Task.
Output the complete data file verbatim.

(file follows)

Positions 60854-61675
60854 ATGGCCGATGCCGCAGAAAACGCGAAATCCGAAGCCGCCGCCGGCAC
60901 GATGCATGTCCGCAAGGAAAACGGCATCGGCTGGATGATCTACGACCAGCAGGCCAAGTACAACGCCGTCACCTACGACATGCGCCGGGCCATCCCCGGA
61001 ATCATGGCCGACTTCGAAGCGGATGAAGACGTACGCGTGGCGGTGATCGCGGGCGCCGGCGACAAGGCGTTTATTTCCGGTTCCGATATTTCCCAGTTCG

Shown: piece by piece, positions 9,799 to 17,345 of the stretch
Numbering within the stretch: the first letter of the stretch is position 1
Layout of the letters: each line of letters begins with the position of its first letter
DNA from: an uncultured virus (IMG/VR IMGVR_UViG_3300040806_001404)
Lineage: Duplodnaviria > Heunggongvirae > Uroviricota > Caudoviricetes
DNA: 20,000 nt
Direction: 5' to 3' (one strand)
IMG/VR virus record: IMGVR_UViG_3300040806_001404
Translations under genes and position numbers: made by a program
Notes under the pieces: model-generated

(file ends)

Positions 60854-61675
60854 ATGGCCGATGCCGCAGAAAACGCGAAATCCGAAGCCGCCGCCGGCAC
60901 GATGCATGTCCGCAAGGAAAACGGCATCGGCTGGATGATCTACGACCAGCAGGCCAAGTACAACGCCGTCACCTACGACATGCGCCGGGCCATCCCCGGA
61001 ATCATGGCCGACTTCGAAGCGGATGAAGACGTACGCGTGGCGGTGATCGCGGGCGCCGGCGACAAGGCGTTTATTTCCGGTTCCGATATTTCCCAGTTCG

Shown: piece by piece, positions 9,799 to 17,345 of the stretch
Numbering within the stretch: the first letter of the stretch is position 1
Layout of the letters: each line of letters begins with the position of its first letter
DNA from: an uncultured virus (IMG/VR IMGVR_UViG_3300040806_001404)
Lineage: Duplodnaviria > Heunggongvirae > Uroviricota > Caudoviricetes
DNA: 20,000 nt
Direction: 5' to 3' (one strand)
IMG/VR virus record: IMGVR_UViG_3300040806_001404
Translations under genes and position numbers: made by a program
Notes under the pieces: model-generated